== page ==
#3. Playing the Same Civilization II Session for 10 Straight Years
Sid Meier's Civilization II is a strategy game where you start out with a small, primitive tribe and slowly build it into a massive modern-day empire. The game was pretty popular in the late '90s, but it slowly faded into relative obscurity as most players moved on to games with better graphics and the ability to voice chat with racist teens. But not all of them did. In June 2012, Reddit user Lycerius revealed that he had been playing the same game of Civ II for almost 10 years, which translates to nearly 4 millenniums for his virtual ant colony.
You see, the game stops keeping track of the score when you reach the year 2020 and declares a winner, because that's as long as the programmers assumed anyone would care to play, but it also gives you the option to continue playing without points for as long as you want (which, in Lycerius' case, meant forever).
So what does his futuristic utopia look like? Well ...
Those skull icons do not mean "utopia."
By the year 3998, huge chunks of the world were covered by irradiated swampland, the ice caps had melted 20 times over, 90 percent of the world population had died from famine or nuclear attacks and the entire planet was locked in a perpetual war between three super-nations that lasted 1,700 years. It's like a completely different game, with a story that's somewhere between 1984 and Idiocracy.
Also, bear in mind that Lycerius wasn't intentionally trying to create the most nightmarish scenario possible -- it just turned out that way, because apparently a civilization was never meant to last this long.
"Glee has just been renewed for 1,000 more seasons."
When Sid Meier (of Sid Meier's ... fame) learned about this, his response was basically "We didn't know. We didn't know." The original Reddit post went viral and inspired an entire community where others can share possible solutions to the apocalyptic scenario, as well as stories and fan art based on it. Lycerius even posted his save file, and within hours, another Reddit user was able to clear the pollution ... in "only" 102 years.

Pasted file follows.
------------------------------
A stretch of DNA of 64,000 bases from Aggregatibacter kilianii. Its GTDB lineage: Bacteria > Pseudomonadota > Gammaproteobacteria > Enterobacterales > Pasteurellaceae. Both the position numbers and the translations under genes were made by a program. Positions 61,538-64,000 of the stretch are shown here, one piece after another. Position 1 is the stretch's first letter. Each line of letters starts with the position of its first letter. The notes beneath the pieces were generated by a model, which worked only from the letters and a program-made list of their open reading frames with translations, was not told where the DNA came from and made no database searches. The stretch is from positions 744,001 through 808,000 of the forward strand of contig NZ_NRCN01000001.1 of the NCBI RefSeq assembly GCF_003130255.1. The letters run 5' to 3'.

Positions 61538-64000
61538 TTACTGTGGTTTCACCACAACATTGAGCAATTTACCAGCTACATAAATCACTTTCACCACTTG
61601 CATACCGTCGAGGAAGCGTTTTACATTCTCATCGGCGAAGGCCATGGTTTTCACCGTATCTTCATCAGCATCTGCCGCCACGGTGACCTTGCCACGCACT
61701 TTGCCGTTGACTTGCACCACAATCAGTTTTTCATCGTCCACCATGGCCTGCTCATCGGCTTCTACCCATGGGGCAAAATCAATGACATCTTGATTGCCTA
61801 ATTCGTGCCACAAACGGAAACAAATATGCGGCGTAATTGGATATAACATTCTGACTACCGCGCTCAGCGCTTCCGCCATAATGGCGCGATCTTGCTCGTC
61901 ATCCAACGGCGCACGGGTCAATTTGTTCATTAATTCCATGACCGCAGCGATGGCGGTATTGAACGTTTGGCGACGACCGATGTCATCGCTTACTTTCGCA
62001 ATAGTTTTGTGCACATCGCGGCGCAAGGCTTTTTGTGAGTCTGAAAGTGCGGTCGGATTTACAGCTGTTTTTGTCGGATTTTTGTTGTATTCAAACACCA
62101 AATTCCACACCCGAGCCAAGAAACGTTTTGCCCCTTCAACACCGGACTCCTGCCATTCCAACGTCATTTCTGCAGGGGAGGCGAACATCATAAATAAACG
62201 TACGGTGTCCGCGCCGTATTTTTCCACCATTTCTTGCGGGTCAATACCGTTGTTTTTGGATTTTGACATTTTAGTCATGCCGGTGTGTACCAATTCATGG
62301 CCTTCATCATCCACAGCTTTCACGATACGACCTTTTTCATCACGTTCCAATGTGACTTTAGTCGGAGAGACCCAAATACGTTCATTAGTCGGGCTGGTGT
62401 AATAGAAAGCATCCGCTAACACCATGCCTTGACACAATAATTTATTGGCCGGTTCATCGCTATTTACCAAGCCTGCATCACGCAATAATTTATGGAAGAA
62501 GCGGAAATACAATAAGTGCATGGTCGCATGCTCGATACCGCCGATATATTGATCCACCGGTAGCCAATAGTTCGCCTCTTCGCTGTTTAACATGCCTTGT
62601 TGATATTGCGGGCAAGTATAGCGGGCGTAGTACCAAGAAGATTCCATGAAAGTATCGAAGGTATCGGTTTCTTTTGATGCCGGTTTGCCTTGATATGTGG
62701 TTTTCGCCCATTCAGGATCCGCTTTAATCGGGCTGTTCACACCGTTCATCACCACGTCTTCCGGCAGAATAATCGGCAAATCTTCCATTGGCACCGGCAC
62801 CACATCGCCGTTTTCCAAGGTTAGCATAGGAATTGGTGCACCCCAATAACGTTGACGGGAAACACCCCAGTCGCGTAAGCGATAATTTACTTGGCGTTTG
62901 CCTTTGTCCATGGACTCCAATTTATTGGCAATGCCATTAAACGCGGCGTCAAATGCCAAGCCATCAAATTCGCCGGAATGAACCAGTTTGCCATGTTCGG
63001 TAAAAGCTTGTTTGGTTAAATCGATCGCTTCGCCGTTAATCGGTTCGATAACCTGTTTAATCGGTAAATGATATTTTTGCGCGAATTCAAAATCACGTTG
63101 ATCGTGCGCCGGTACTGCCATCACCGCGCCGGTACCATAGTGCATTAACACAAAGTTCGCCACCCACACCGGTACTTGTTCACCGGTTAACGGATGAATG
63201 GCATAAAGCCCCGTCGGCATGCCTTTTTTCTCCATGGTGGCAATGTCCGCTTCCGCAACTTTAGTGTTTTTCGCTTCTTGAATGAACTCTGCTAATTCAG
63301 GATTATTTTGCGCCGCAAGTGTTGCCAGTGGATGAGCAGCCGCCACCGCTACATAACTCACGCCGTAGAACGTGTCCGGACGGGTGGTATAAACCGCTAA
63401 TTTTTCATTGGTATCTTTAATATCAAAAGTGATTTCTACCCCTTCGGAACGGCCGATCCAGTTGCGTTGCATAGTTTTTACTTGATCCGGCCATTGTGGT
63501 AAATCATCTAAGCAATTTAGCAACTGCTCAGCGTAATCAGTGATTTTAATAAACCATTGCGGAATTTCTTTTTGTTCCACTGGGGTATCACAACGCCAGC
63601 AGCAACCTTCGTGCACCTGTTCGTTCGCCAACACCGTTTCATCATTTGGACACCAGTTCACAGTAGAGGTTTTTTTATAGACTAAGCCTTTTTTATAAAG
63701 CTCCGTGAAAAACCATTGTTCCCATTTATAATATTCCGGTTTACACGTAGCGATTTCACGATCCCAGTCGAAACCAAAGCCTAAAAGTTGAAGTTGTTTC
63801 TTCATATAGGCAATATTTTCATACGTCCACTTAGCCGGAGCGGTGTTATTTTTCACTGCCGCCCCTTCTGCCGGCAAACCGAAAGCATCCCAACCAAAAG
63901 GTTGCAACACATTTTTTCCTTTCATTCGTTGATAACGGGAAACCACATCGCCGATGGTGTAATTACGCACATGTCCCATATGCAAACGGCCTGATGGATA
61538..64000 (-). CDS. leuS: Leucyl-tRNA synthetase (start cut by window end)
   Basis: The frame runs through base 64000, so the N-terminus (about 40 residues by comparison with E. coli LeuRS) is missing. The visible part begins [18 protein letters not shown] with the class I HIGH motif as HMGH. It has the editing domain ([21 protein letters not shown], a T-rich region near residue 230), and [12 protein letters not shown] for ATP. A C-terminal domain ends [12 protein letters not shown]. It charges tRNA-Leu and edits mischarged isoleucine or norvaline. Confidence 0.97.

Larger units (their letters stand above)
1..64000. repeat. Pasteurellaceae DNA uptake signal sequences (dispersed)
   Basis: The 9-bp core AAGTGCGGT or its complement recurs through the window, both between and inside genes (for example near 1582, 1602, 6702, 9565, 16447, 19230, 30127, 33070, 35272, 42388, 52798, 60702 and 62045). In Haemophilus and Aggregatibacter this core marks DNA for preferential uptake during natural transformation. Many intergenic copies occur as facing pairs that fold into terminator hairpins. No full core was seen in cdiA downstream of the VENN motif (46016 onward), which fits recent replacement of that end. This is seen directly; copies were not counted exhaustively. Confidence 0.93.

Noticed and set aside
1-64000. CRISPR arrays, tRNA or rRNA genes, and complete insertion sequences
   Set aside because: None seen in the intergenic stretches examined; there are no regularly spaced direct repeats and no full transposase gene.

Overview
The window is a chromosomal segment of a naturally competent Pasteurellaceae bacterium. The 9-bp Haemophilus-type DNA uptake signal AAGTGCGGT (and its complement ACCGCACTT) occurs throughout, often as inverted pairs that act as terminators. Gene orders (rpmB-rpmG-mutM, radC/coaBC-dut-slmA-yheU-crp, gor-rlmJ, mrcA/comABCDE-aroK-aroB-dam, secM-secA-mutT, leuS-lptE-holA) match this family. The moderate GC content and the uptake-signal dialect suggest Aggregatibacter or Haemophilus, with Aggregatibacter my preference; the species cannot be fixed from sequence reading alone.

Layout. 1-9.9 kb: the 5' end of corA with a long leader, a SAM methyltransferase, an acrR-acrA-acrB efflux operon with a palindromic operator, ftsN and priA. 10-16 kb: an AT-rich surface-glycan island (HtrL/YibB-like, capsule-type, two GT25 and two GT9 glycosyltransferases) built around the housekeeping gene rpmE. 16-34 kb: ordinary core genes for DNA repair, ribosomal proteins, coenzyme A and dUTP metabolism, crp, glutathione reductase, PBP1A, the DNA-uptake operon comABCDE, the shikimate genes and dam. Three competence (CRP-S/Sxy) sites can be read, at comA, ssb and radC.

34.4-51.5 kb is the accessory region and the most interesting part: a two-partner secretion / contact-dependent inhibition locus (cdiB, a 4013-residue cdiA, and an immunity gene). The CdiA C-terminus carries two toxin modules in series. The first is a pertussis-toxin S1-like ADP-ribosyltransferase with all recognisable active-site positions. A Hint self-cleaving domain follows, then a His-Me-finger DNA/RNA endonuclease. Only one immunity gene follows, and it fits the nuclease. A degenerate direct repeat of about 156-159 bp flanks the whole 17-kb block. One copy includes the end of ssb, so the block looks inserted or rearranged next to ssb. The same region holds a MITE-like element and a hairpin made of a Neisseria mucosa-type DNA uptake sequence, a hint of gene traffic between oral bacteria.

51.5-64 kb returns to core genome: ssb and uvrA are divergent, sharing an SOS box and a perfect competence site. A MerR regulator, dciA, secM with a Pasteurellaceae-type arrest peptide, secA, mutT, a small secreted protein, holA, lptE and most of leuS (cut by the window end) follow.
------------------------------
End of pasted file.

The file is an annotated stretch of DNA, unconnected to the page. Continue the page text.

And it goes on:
We say print this guy's post and keep it in a vault somewhere, just in case.
#2. Creating Gigantic, Destructive Performance Art in Crysis
No game pushed the graphical limitations of PCs more than Crysis, the groundbreaking first-person shooting game released in 2007 that actually required more processing power than it was possible for computers of the day to match. In other words, the game was so demanding of a computer's resources that it technically required technology from the future to play it ... wait, isn't that the entire plot of the game or something? Damn, EA, well played.
But the game also included a level editor that let you play with the physics engine, creating beautiful sculptures intended only to collapse and explode. So combine the most advanced game engine ever created with the almost disturbing time-wasting powers of the Internet, and you get magic.
Sure, some people were simply satisfied to stack the same object thousands of times, one by one, into skyscraper-sized piles ...
"OK, who's up for some God-Jenga?"
... like this tower made out of 8,000 red barrels:
Donkey Kong got a boner of about that same size when he saw this.